Proof-of-concept study represents first successful attempt to reverse the aging clock in animals through epigenetic reprogramming. Scientists turned on embryonic genes to reprogram cells of mouse retinas. Approach reversed glaucoma-induced eye damage in animals. Approach also restored […]
Researchers hope to create a new “green revolution” by improving photosynthesis.
Genetic engineers in Illinois have designed tobacco plants that grow as much as 40% larger than usual. If similar changes can be made to soybeans or potatoes, it could increase food supplies—though you won’t see the new plants in fields for many years.
The smartphones that are now ubiquitous were just gaining popularity when Anthony Wagner became interested in the research of his Stanford colleague, Clifford Nass, on the effects of media multitasking and attention. Though Wagner, a professor of psychology at Stanford University and director of the Stanford Memory Laboratory, wasn’t convinced by the early data, he recommended some cognitive tests for Nass to use in subsequent experiments. More than 11 years later, Wagner was intrigued enough to write a review on past research findings, published in Proceedings of the National Academy of Sciences, and contribute some of his own.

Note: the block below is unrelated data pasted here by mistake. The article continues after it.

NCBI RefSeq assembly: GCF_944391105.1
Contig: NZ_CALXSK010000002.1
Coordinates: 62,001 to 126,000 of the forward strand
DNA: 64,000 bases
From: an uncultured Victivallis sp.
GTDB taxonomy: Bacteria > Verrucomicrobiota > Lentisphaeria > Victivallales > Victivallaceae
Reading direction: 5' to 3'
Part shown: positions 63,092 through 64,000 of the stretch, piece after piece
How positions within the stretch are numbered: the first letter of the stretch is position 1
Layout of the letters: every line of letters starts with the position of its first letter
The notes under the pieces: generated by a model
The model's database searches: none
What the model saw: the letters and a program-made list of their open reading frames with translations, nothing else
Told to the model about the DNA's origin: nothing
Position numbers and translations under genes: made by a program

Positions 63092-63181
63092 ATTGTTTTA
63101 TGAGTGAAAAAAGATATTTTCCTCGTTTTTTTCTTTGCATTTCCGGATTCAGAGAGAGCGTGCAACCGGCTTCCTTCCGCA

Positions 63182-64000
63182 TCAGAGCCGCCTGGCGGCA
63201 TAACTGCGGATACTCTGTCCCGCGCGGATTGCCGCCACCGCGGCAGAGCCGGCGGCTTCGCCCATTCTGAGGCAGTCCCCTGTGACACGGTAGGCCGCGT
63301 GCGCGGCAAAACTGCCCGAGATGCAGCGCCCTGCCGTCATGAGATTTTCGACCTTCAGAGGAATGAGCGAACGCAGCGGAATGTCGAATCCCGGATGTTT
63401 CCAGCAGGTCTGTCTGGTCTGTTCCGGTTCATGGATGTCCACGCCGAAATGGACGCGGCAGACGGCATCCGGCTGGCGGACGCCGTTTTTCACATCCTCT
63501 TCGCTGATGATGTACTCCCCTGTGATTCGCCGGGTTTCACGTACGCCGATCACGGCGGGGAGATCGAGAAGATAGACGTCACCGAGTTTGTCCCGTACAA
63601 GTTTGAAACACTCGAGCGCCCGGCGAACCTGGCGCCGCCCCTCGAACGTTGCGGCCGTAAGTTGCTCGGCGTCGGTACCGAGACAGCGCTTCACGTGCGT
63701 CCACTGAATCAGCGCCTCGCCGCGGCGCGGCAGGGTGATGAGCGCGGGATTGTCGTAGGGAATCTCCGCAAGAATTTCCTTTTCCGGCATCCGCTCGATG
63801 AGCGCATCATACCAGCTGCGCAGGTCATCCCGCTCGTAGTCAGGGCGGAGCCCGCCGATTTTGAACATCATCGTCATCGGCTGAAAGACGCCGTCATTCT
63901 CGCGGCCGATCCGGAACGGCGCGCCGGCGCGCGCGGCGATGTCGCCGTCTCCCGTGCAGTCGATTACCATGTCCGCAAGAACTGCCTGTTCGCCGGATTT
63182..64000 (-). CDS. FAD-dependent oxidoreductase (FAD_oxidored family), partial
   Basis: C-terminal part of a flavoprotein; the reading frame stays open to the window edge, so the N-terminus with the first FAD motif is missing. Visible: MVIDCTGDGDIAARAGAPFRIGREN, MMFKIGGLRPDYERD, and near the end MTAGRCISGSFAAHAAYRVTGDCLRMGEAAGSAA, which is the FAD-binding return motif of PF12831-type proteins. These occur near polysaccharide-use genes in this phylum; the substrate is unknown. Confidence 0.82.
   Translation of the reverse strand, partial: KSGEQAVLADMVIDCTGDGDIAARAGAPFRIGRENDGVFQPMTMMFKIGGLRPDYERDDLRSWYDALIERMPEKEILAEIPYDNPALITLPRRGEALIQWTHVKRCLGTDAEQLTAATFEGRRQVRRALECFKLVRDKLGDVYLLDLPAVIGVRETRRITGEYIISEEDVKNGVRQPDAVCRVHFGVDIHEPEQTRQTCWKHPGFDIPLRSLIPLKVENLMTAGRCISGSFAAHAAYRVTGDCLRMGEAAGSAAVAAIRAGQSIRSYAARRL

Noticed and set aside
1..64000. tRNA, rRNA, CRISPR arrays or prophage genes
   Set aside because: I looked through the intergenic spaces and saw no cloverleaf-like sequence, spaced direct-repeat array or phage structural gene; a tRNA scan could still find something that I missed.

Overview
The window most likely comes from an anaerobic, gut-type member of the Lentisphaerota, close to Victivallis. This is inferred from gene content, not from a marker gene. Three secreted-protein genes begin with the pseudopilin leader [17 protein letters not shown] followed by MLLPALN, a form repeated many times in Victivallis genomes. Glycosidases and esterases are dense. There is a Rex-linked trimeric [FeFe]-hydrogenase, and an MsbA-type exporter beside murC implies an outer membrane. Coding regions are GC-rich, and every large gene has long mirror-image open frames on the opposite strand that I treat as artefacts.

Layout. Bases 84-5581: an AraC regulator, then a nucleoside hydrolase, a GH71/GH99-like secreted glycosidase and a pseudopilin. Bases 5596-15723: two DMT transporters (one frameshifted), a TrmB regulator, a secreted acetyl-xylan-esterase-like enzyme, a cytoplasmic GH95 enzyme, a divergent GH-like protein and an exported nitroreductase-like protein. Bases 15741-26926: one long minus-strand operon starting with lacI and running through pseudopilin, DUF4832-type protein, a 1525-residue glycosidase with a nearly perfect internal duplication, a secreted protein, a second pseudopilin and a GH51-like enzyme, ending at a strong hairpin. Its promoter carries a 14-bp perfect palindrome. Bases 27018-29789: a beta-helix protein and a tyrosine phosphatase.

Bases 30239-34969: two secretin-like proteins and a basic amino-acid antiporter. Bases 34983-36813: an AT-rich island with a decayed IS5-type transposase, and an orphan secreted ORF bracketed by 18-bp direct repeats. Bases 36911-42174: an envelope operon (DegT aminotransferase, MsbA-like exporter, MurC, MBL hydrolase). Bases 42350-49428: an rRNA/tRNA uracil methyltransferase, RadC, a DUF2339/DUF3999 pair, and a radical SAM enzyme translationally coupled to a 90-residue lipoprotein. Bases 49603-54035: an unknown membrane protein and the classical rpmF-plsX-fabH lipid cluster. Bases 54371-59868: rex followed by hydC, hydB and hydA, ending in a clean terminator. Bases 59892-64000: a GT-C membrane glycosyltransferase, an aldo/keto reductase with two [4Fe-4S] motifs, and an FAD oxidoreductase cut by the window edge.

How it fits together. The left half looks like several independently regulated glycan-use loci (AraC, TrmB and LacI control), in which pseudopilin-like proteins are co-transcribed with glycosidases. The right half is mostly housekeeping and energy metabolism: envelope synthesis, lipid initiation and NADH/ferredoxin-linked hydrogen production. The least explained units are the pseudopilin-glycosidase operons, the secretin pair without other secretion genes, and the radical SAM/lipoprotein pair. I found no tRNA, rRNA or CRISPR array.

Investigators may have compared a serial killer’s DNA with that of one million unwitting genealogy enthusiasts as part of an investigation that led to the arrest earlier this week of a man accused of being California’s elusive “Golden State Killer.”
BrainNet allows collaborative problem-solving using direct brain-to-brain communication.
In recent years, physicists and neuroscientists have developed an armory of tools that can sense certain kinds of thoughts and transmit information about them into other brains. That has made brain-to-brain communication a reality.